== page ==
In the wake of a massive, potentially catastrophic hack that is reportedly affecting numerous federal agencies and large US corporations (the scope of the intrusion is not yet fully known), a growing number of government officials, including President-Elect Joe Biden, are calling for an aggressive response.
But what that should be is up for debate. Experts in the information security field are characterizing the deep penetration of important computer networks as acts of espionage—early signs point to Russia—but some politicians are casting the hacks in much starker terms. Sen. Dick Durbin (D-Ill.) called it “virtually a declaration of war by Russia.” Sen. Marco Rubio (R-Fla.), interim chair of the Senate Intelligence Committee, urged patience with attribution but, “America must retaliate, and not just with sanctions.” Biden said his administration would “elevate cybersecurity as an imperative,” and added that “a good defense is not enough; we need to disrupt and deter our adversaries,” and let potential attackers know that “I will not stand idly by in the face of cyber assaults on our nation.”
President Donald Trump has not said a word about the hack publicly, but his press secretary, Kayleigh McEnany, insisted the government was “taking all necessary steps to identify and remedy any possible issues related to the situation.”
It’s not as though the federal government has entirely sat on its hands, says Javed Ali, a University of Michigan professor focused on national security and cybersecurity policy. In the wake of Russia’s 2016 election meddling, Congress imposed sanctions and President Barack Obama’s administration expelled Russian “diplomats” suspected of intelligence activities. The US government has also grown more aggressive in conducting its own cyber operations and naming and indicting foreign hackers—as Special Counsel Robert Mueller did with certain Russian military hackers and the Justice Department did more recently, accusing Chinese military hackers of conducting operations related to COVID-19 research. Ali told me that if the hacks can be tied back to Moscow, they are just the latest in a string of significant and aggressive cyber operations perpetrated by elements of the Russian government against local, state, and federal governments and corporate entities. “We clearly have not imposed the right level of costs,” says Ali, who previously served at the Department of Homeland Security, the FBI, and the National Security Council.
Shortly after the November elections, the New York Times reported on the apparent success of American policy that relied on “persistent engagement” and “defend forward” tactics to stay ahead of foreign adversaries. In a recent piece, however, the Times pointed out that the “tens of billions” the US spent on its cyber capabilities was not sufficient to thwart “among the greatest intelligence failures of modern times.”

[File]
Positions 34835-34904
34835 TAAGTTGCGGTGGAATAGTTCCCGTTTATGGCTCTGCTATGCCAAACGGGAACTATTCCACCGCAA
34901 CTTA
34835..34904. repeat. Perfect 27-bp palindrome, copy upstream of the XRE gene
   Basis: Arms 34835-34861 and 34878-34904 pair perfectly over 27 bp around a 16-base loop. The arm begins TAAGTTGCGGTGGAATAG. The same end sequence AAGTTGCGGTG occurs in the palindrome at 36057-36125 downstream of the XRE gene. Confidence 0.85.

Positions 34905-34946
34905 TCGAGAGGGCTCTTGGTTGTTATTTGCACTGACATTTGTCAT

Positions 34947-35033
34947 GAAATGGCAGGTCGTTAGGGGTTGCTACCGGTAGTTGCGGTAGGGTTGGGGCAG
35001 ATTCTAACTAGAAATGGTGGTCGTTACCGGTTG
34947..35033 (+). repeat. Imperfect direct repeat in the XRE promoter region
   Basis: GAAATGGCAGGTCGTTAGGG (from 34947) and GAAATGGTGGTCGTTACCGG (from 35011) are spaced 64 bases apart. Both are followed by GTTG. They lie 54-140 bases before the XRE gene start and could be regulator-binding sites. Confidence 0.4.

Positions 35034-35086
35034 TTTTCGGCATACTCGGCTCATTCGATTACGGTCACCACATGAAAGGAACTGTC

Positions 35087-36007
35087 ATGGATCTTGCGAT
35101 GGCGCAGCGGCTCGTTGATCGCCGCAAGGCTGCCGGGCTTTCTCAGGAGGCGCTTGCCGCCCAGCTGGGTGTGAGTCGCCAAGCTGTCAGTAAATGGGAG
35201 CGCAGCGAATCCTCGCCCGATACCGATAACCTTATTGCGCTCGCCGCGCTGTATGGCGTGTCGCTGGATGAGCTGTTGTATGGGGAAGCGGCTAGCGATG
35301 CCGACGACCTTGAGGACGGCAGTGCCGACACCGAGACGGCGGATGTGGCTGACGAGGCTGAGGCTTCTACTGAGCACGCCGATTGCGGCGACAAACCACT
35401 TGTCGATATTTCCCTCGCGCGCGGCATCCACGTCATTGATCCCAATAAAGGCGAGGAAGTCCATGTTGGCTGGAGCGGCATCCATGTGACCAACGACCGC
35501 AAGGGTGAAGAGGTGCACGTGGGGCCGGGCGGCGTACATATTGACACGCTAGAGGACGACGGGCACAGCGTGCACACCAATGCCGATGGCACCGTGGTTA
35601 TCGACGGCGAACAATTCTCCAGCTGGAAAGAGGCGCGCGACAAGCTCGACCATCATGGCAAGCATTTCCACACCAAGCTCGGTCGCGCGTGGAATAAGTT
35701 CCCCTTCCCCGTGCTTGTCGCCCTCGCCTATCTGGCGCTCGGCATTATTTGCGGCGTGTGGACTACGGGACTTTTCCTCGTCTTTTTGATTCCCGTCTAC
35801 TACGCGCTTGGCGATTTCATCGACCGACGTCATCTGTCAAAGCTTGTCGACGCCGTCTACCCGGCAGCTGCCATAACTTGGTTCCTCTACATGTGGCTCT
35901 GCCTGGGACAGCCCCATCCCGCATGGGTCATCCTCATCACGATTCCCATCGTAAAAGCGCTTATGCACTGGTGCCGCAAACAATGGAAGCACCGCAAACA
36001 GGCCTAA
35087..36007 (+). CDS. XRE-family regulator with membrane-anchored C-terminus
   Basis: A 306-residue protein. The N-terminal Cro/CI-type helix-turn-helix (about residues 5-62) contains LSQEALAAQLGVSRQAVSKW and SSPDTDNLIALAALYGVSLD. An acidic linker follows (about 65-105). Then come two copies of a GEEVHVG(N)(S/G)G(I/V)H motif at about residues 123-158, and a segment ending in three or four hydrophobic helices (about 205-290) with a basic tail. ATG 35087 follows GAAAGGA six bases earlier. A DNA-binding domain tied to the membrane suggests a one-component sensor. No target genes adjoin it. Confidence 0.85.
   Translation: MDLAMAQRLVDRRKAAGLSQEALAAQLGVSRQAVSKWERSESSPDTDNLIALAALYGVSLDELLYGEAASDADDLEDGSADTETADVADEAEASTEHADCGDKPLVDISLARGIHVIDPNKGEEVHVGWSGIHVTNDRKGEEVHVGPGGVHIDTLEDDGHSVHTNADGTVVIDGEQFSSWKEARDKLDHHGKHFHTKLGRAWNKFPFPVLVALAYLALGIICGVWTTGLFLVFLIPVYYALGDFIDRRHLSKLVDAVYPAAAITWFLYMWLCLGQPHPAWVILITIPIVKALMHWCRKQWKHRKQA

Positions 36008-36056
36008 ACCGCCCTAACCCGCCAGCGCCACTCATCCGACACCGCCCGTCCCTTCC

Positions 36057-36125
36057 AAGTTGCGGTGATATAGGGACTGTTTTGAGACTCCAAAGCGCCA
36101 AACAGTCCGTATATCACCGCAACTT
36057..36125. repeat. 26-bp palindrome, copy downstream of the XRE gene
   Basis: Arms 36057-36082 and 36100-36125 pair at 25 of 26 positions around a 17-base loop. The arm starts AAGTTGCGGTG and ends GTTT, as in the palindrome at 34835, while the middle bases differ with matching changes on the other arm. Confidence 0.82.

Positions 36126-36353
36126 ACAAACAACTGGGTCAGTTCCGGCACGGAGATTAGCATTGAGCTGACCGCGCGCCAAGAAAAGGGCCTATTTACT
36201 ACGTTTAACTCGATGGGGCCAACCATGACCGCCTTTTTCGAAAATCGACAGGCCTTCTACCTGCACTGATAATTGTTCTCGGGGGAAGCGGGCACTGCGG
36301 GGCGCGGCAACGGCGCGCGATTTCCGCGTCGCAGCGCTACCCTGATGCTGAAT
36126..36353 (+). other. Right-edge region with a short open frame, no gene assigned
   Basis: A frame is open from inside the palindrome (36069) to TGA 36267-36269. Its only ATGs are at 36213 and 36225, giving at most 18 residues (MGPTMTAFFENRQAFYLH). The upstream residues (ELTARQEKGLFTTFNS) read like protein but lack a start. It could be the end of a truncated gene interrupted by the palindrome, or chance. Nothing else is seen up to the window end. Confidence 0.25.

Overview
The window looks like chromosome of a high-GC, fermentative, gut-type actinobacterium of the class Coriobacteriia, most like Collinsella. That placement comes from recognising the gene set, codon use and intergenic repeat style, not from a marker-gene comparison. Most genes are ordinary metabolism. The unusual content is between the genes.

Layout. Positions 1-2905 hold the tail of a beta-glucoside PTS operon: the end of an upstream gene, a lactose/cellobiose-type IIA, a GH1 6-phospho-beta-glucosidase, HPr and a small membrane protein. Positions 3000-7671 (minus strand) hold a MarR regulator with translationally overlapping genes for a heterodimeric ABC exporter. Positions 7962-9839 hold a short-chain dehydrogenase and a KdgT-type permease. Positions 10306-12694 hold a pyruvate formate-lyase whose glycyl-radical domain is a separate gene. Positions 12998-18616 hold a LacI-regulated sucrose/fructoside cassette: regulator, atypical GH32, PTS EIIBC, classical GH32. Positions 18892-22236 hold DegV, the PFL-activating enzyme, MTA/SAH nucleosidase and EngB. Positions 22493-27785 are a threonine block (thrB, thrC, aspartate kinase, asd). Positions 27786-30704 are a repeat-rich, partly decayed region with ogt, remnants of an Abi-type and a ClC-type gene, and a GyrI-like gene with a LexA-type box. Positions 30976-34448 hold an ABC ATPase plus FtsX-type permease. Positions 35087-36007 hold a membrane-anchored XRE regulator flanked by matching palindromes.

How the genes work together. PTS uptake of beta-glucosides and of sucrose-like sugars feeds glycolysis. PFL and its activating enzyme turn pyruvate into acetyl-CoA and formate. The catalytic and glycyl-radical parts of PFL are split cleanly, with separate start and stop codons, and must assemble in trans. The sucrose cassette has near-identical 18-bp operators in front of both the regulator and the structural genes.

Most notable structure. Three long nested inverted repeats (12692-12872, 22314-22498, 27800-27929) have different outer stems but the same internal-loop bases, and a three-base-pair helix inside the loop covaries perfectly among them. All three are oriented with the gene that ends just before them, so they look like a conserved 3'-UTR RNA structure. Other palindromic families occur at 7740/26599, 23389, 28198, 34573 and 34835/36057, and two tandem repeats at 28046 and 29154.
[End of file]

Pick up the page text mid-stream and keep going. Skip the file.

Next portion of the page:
“We did a victory lap after the election,” Ali says. “Putin must have been laughing … the whole time. He’s like ‘You guys have no idea what we’re really doing to you.’”
The FBI, the Cybersecurity Infrastructure Security Agency (CISA), and the Office of the Director of National Intelligence issued a joint statement Wednesday acknowledging “a significant and ongoing cybersecurity campaign” dating back to March 2020 that has affected multiple federal agency networks. The announcement came a little more than a week after FireEye, a major cybersecurity firm, revealed it had been the victim of a hack, and that the tools it used to investigate cyber activities were stolen. Subsequent reports suggest that Homeland Security, Energy, and Treasury were among the departments compromised, along with local governments in Texas and Arizona.
The hackers, whoever they are, implanted malware into an update for a product supplied by the IT services company SolarWinds that’s used by many government and private-sector organizations. The malware appears to have been downloaded and installed by more than 17,000 customers. Officials don’t know, or have yet to reveal, exactly what the malware allowed the attacker to do—whether it was used simply to access information, or rather to establish a foothold for more serious future activity, such as the modification or deletion of important data, or destruction of infrastructure.
Brad Smith, the president of Microsoft, wrote in a blog post Thursday that the activity represents “a broad and successful espionage-based assault on both the confidential information of the US Government and the tech tools used by firms to protect them.”
In an op-ed this week, Alex Stamos, the former chief information security officer for Yahoo and Facebook, and now director of the Stanford Internet Observatory, wrote that, beyond retaliation, the US government needs to up its own cyber game. He suggests the creation of a new government division to track attacks, investigate incidents, and issue recommendations. Stamos also called for stronger laws to force government agencies or private corporations to publicly disclose breaches that now fly under the radar, a strengthening of CISA’s abilities to defend public and private networks, and the appointment to key government roles of people with actual experience defending computer networks from attacks.
Security experts agree the feds need to get better at defense. Less clear is how the government should retaliate to these latest attacks. No option is perfect, Ali says. These hacks seem to be “a dramatic escalation,” so the question is how aggressive the response should be, and whether it should be made public.
“Proportional response, whatever that is, loses some of its value if people don’t know that something has happened,” he says. “Even if you’re able to conduct the operation and achieve the effects that you want, are we then willing to publicly acknowledge them and then incur the consequences?”